By Bruce Schreiner
The Associated Press
LOUISVILLE - Daniel Mongiardo stressed his opposition to gay marriage Thursday while accusing Republican Sen. Jim Bunning of fueling personal attacks against him in the closing days of their bitter race.
In a speech to a Rotary club, Mongiardo talked about his Christian upbringing and accused Bunning and his "henchmen" of spreading "outrageous lies" about him that he called "un-Christian." He said Bunning "needs to get his campaign and himself under control."
"These are the despicable attacks of a desperate senator who is dangerously out of touch with reality," Mongiardo said.
Bunning surrogate David Williams, the Kentucky Senate president, in recent days referred to Mongiardo, a 44-year-old bachelor, as a "limp wrist."
Williams has said he meant no sexual connotation. He insisted he was speaking in athletic parlance by saying that Bunning, a Hall of Fame pitcher, is still capable of "throwing that hard pitch from the mound."
Another Republican state senator, Elizabeth Tori, declared Wednesday that Mongiardo "is not a gentleman," and then added of her Senate colleague, "I'm not even sure the word 'man' applies to him."
After Mongiardo's Rotary speech, a reporter asked Mongiardo if he was gay.
Mongiardo replied, "No," and later quipped, "I'm hoping all this attention will get me a couple of dates."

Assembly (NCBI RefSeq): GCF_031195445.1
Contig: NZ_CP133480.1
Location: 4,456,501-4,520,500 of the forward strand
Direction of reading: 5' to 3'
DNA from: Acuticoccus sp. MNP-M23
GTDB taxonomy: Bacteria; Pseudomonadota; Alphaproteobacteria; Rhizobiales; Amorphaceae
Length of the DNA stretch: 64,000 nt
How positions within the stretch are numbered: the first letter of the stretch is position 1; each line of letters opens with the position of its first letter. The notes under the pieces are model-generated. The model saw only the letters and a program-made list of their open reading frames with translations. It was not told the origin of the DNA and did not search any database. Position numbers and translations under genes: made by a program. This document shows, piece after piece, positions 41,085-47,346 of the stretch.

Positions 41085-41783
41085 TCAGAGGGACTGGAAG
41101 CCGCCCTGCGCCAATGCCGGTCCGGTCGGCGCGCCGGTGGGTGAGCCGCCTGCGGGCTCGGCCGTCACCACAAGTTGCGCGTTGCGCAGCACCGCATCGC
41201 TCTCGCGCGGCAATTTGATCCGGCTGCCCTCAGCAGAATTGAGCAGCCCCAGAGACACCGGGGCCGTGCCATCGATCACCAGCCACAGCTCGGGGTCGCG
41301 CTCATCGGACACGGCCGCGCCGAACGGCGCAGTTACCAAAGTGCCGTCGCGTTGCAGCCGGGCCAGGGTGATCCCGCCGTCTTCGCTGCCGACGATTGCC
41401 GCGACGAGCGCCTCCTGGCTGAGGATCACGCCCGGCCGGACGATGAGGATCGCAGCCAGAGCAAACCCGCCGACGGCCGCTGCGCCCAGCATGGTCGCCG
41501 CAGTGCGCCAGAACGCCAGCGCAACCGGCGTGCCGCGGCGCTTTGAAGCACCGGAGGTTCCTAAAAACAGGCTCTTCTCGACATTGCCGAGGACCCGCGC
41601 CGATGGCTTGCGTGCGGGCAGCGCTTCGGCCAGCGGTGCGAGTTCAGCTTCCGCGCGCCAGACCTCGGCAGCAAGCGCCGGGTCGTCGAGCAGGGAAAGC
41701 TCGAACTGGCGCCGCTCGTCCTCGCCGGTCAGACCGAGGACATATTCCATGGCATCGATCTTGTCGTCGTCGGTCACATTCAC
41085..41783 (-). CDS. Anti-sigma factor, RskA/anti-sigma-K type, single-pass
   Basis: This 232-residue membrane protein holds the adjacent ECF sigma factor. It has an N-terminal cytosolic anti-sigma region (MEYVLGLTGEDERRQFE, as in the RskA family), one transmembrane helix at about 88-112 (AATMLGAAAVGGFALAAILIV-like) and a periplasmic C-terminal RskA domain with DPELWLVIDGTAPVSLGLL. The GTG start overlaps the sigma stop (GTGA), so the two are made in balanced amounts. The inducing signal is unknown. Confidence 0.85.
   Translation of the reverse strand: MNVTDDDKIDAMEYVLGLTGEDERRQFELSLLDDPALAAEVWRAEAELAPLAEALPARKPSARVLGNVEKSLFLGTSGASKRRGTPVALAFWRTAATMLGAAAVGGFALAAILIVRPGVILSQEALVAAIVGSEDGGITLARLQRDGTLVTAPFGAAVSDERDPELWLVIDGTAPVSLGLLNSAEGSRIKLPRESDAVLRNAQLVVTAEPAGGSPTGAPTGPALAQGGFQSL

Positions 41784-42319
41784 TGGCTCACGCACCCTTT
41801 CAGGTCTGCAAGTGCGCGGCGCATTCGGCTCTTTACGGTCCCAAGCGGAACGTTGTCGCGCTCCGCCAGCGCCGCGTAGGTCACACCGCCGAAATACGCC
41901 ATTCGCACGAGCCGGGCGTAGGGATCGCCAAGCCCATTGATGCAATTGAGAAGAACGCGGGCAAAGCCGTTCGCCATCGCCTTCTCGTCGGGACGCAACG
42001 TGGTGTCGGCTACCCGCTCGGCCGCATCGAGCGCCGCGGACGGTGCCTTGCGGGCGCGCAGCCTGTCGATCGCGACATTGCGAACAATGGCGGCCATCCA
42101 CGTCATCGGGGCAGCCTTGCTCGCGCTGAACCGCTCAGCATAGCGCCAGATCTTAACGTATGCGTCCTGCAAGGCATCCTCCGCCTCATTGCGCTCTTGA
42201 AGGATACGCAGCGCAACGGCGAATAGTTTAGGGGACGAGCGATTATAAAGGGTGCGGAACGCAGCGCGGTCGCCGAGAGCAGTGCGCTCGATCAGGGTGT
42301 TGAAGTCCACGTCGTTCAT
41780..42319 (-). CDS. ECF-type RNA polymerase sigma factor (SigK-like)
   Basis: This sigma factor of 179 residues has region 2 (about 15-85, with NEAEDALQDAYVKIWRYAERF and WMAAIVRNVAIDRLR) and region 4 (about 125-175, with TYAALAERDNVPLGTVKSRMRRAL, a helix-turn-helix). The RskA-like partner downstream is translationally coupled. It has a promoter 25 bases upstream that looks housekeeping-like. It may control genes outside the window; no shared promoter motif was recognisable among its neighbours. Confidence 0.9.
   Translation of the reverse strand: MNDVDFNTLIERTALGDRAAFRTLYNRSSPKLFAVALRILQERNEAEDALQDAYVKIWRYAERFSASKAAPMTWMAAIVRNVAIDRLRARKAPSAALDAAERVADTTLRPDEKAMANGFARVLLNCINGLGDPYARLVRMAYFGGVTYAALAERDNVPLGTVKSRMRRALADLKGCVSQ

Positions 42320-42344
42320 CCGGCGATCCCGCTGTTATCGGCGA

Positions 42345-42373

Bunning didn't respond when asked Thursday whether he condoned the remarks by Williams and Tori, the Senate majority whip. Bunning said he did not ask them to stop making the comments.
"Are you asking me to tell David Williams how to speak? Oh my goodness. No, I don't even attempt to do that," Bunning told reporters in Madisonville.
Mongiardo, a doctor from the Appalachian town of Hazard, said that if elected, he would support a federal constitutional amendment banning gay marriage. As a legislator, he co-sponsored a similar measure on Kentucky's ballot that would insert a gay-marriage ban into Kentucky's Constitution.
"I was raised in a Christian home," Mongiardo said in his speech to about 300 Rotary club members.
Meanwhile, Bunning, 73, continued to tout his allegiance to President Bush in western Kentucky.
If re-elected, Bunning said, he would "help George W. Bush lead the free world and help him keep this country on course."
Bunning accused Mongiardo of spreading lies questioning his mental capacity for the job. Mongiardo called the accusation ridiculous.
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